Jan 10, 2017, 4:02 AM |


 "Come play with us, Danny..."

 An alternate better theory:


The Shining” (the movie) ...People over-analyze this movie. Grab some popcorn, it's harder to articulate, than understand. In a nutshell: WE ARE IN JACK’S MIND, THE ENTIRE MOVIE! Allow me to explain further. Realize there are 2 Jack’s in the movie, the never seen “writer Jack” and the always seen “killer Jack”, who’s soul is forever bound to The Overlook Hotel, as the damned Caretaker, and here’s why- All discontinuities, the GM’s window, the 3 (impossible) big-wheel rides by Danny, the multiple "mazes" in the movie, and most everything else, (if not all in the movie) is the viewer being placed totally inside "writer Jack's" imagination and mind by Kubrick the whole time of the movie, while Jack Torrance is writing about "killer Jack" in The Shining... not a man going berserk, killing his family from cabin fever, or anything else. The mazes and impossible elements in the movie represent "writer Jack's" mind, and we the viewer, (by Kubrick’s genius) are being taken inside that mind-maze. The movie transitions from "writer Jack's" normal calm life, to "killer Jack's" crazy imagination, mind, and the horror story Jack Torrance writes, which parallels his normal life. Jack Torrance, the writer, takes the backstory of The Overlook and Charles Grady, with him now watching the hotel, and transforms that into Delbert Grady, and his horror novel. Meaning: The movie viewer is in (the writer’s) Jack Torrance’s mind for the entire movie, watching the novel that Jack Torrance is writing about “killer Jack” unfold.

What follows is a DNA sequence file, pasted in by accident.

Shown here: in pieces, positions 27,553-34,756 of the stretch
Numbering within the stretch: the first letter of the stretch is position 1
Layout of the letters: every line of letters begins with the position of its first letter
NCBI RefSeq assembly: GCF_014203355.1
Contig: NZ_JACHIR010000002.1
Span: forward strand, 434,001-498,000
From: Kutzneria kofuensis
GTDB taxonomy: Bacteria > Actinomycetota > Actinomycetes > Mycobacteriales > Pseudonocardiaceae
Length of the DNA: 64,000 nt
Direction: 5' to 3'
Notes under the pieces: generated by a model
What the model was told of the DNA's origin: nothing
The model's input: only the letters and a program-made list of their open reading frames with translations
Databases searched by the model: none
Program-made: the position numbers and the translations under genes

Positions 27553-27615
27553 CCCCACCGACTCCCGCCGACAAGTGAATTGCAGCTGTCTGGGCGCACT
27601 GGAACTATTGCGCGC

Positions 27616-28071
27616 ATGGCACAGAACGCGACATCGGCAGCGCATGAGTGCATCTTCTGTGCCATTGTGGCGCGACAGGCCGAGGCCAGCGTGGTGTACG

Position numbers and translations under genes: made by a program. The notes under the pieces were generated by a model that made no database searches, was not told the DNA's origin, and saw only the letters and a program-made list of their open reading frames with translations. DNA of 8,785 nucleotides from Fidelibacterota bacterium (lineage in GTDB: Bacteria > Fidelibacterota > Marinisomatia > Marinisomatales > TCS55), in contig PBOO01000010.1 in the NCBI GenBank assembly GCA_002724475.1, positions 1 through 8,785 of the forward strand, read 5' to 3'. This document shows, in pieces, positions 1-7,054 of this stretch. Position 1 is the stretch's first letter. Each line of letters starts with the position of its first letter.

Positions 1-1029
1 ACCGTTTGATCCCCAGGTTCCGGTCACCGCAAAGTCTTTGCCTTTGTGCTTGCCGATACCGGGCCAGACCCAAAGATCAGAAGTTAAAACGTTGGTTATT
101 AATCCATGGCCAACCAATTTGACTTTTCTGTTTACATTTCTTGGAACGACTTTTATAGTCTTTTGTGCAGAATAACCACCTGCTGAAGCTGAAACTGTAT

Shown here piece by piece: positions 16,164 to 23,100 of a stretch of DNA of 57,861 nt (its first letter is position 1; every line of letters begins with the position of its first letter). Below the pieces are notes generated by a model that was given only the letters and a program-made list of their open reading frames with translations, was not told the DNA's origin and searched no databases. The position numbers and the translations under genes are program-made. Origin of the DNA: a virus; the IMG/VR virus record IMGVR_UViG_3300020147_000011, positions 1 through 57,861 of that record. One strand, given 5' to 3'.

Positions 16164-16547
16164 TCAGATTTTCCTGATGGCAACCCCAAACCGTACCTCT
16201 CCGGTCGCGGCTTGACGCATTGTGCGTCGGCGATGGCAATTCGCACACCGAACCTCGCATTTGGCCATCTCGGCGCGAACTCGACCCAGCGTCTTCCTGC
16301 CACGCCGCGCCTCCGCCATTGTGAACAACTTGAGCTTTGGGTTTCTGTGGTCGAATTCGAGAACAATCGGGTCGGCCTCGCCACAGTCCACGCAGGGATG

The book The Shining was one of the first real novels I ever read as an inquisitive 11-year-old. In 1977 and ‘78, The Shining (the book) was all the rage and buzz word, only eclipsed by the movie Star Wars... maybe! In the book, John "Jack" Torrance, the fictitious writer in The Shining is actually an allegoric representation of Steven King, while on a working-vacation in Colorado, & going through the processes of writing a horror novel, and incorporating real elements King saw as characters in the novel. While also dealing with: 1) Coming up with an idea for a novel. 2) Rejecting ideas. 3) Having writer's block at times. 4) Being interrupted, while writing, driving him crazy. 5) Having a "eureka" moment of turning those real-life elements into the horror novel. 6) Writing about the horror of having writer's block in the story of The Shining, (a story within a story) and taking the reader on Jack's rollercoaster ride and descent into madness, with him, as seen through King's eyes, but as the reader, and from "killer Jack’s" perspective.


Kubrick, unappreciated and unnoticed by King, actually paid homage to King’s process of writing “The Shining” by doing the same thing, (having a story inside a movie) but places the viewer of the movie, for brilliant reasons, into the very film itself, and entirely in the head of "writer Jack's" mind, as seen through "killer Jack's" eyes, but by different methods than from King and his book. Kubrick, through the use of different cinema directorial techniques, (and in the spirit of Hitchcock, that only the ahead-of-his-time brilliance of Kubrick could do) quietly, but increasingly, tells the viewer with every scene: “Pay attention… Somethings wrong… something’s off… something’s not, quite right?!” With the use of “mirroring” and scenes that include intentional visual discontinuities, we are being told by Kubrick:  This entire movie is all an illusion… none of this is real, we are all (the viewer) inside Jack’s mind, while he’s writing.”